As an Account Manager here at Virtual IT, a London based, IT support company offering a unique, fully-managed outsourced IT services, I speak to many clients on a daily basis. One of the questions I get asked with ever increasing regularity revolves around when or if the company owner/s should replace a users’ desktop or notebook computer.
Interestingly, there is not a direct yes or no answer to this question and, as I always suggest, unless the computer in question is very, very old and is obviously failing to meet with the demands of today’s IT systems (keeping in mind that come April 2014 Microsoft will no longer support the now elderly but still very solid XP) the replacement of a machine is really then governed by a number of distinct factors; those being:-
- will the upgrade of a users’ machine improve their productivity, or,
- increase their comfort factor, or,
- offer financial rewards or incentives to the organisation.
The first one is quite obvious but the 2nd and 3rd reasons maybe more subjective so, let’s look at them all in more detail:
Generally speaking, a user will go to work, turn on their personal computer and get on with their daily tasks. These tasks will usually involve checking e-mail through their mail client (probably using Microsoft Outlook) and a mix of a number of other desktop applications (probably centred again around the Microsoft Office suite) and also server or cloud based business applications. Broadly speaking then, a user will only use a small percentage of the processing power of a computer and only, again, a small percentage of the functionality within the applications they use. This is not to detract from the importance of these workers or their efforts; it’s just a known fact! Anyhow, that aside, speaking from experience, I can say that there is a vast range of different machines spread throughout my client base, with some as old as 4 or 5 years and still going strong. However, regardless of their age, they are all running XP so the operating system software is fine. Of course, the operating system is not the be all and end all of a system and so, when looking at the speed of a users’ machine, the processor, installed RAM and general state of the machine must also be reviewed before deciding on whether to upgrade the machine – I mention this as many a slow machine can be cleaned of the ‘rubbish’ that accumulates on it over the time it is attached to a corporate network – this because of the detritus that it picks up automatically or because of the toolbars and such like that users – sometimes inadvertently – install.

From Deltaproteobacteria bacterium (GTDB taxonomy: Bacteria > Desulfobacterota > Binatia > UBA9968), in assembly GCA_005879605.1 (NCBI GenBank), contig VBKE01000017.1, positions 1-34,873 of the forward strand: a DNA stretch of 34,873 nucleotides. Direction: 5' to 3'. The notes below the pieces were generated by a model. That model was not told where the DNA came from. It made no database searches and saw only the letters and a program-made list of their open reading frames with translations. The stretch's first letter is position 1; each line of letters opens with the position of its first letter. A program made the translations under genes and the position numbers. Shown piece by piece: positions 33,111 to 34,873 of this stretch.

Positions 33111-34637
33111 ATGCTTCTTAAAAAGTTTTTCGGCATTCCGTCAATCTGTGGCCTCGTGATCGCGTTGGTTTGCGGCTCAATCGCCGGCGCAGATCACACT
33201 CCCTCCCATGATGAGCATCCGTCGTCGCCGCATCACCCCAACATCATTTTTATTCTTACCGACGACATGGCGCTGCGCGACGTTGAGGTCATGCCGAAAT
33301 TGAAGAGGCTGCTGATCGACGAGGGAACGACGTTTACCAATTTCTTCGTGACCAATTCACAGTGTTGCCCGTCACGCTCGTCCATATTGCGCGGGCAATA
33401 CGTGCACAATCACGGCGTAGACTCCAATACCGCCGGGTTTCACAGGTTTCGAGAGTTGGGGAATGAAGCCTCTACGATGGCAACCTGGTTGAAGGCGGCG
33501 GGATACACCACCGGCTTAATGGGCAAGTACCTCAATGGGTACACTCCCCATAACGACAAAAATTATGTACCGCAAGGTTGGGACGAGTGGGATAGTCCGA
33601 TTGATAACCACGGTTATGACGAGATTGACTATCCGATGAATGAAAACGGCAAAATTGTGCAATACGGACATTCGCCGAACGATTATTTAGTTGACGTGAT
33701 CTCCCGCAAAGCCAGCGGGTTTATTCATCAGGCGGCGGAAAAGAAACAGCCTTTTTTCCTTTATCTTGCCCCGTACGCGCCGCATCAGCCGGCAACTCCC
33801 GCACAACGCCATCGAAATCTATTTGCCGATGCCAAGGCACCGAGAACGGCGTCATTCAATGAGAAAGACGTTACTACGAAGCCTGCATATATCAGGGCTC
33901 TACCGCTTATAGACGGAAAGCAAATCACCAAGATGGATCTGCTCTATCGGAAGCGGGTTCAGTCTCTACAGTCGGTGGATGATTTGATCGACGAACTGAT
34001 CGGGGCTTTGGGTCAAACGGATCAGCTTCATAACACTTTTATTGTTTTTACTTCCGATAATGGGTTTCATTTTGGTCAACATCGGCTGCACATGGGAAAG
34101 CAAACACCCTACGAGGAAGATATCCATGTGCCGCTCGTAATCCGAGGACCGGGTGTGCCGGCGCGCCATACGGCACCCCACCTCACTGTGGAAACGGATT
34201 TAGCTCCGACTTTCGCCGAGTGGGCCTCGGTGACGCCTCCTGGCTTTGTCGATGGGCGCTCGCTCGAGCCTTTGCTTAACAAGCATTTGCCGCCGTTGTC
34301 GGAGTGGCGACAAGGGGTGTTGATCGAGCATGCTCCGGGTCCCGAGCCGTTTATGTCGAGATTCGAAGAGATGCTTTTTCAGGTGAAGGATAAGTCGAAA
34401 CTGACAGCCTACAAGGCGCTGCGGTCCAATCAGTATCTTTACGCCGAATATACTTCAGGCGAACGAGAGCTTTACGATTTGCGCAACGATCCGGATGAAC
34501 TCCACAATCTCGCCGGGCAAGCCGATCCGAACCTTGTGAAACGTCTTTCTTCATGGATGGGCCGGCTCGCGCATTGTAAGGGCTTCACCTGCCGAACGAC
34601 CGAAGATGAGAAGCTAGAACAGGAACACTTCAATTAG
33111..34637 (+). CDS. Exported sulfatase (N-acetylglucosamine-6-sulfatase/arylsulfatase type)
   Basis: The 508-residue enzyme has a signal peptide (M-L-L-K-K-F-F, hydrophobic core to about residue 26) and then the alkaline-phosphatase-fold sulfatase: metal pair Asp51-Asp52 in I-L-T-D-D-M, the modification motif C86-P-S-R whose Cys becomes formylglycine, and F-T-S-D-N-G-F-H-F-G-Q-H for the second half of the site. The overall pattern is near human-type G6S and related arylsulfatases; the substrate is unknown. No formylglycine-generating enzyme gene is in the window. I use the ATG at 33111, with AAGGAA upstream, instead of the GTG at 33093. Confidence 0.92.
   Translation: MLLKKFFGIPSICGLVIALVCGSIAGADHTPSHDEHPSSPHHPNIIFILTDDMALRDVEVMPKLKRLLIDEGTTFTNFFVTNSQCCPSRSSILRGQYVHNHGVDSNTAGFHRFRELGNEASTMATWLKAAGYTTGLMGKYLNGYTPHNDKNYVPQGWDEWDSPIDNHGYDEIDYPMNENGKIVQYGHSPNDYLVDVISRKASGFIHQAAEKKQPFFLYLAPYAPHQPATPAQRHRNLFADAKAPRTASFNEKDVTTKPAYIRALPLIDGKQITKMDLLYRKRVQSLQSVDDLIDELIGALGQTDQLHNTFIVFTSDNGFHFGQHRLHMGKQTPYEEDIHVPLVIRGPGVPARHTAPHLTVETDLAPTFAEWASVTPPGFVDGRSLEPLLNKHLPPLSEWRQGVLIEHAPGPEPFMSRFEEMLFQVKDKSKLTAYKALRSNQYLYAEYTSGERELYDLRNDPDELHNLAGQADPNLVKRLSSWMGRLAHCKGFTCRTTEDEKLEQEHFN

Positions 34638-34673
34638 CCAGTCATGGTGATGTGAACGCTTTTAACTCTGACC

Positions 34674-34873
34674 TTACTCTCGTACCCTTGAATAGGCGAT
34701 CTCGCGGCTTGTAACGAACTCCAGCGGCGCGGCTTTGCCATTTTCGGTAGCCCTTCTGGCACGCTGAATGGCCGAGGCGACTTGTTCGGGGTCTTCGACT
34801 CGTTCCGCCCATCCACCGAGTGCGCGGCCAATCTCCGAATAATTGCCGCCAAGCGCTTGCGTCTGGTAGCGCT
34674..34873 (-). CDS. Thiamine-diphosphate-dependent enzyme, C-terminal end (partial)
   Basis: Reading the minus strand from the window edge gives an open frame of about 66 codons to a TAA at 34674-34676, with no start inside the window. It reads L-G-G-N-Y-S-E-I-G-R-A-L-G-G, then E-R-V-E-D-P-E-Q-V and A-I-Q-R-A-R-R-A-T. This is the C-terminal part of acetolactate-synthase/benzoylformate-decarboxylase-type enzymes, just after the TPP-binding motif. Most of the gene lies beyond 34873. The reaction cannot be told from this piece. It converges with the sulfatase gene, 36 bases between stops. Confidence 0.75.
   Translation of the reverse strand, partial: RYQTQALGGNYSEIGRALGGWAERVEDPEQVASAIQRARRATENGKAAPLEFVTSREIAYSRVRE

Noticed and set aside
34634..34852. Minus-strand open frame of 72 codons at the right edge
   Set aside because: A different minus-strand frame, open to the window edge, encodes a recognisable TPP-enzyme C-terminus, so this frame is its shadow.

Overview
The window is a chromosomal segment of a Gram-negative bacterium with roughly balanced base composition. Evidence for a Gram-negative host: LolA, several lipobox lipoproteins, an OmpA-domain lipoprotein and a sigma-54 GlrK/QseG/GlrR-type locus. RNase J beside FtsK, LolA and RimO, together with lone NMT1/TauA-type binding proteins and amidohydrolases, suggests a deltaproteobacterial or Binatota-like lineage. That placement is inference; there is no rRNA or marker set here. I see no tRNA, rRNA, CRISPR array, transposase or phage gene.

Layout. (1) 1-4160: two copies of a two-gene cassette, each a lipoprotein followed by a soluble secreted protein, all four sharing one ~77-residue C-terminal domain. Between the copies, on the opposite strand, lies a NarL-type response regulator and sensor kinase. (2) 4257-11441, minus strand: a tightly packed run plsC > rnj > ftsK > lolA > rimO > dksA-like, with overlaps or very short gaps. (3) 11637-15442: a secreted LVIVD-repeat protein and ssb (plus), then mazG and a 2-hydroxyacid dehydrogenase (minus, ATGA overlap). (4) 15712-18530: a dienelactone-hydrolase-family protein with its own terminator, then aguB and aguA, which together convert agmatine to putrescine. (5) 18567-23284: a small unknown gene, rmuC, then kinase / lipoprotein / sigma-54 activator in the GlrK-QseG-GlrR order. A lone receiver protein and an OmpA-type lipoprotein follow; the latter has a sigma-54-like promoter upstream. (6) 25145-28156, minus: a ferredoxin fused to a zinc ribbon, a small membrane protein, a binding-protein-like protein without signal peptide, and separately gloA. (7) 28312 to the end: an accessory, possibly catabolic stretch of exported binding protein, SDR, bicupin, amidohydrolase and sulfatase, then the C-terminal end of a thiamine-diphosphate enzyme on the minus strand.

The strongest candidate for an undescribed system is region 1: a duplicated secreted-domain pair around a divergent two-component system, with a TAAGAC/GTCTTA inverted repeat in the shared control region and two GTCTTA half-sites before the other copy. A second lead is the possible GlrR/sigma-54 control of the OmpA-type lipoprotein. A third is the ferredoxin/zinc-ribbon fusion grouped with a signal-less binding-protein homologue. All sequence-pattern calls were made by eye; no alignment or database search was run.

Making that user feel more loved
Regardless of the current economic climate, a trained and dependable worker is a commodity that is worth looking after and nurturing (oh and yes, I know, but I’ll leave the reader to draw their own conclusions on these remarks and the possible insinuation that a boss needs to treat their employees like children!!) and so as part of caring for an employee’s wellbeing, providing them with new and shiny tools will both allow them to effectively do their job but also allow them to enjoy their time at work and thereby feel that they are cared for, respected and an important part of the overall picture.
Financial incentives – the bigger picture!
When deciding as to whether a new user should have a new computer, please keep in mind the points raised above. Of course, the decision could be made easier by looking at the financial advantages to the company of buying new hardware. Recently I learnt that the government have increased capital allowances covering IT equipment, so this alone is worth considering when planning for replacing existing PC’s. From the 1st January 2013 the Annual Investment Allowance (“AIA”) on which a 100% deduction of capital expenditure for tax purposes on plant and machinery (which includes computers) was increased to £250,000. What this means is that investments of up to this amount will be fully deductible for tax purposes. This has been put in place for the whole of 2013 and 2014 and will then revert back to £25,000 again. For further information on Capital Allowances visit the following website.
There are many reasons to buy new kit or not and I have outlined above what I believe are the main motivators. That said, if you would like advice on whether you should be looking at replacing your existing equipment or simply giving it a ‘spring clean’ then please contact our IT support team, we would be more than happy to assist.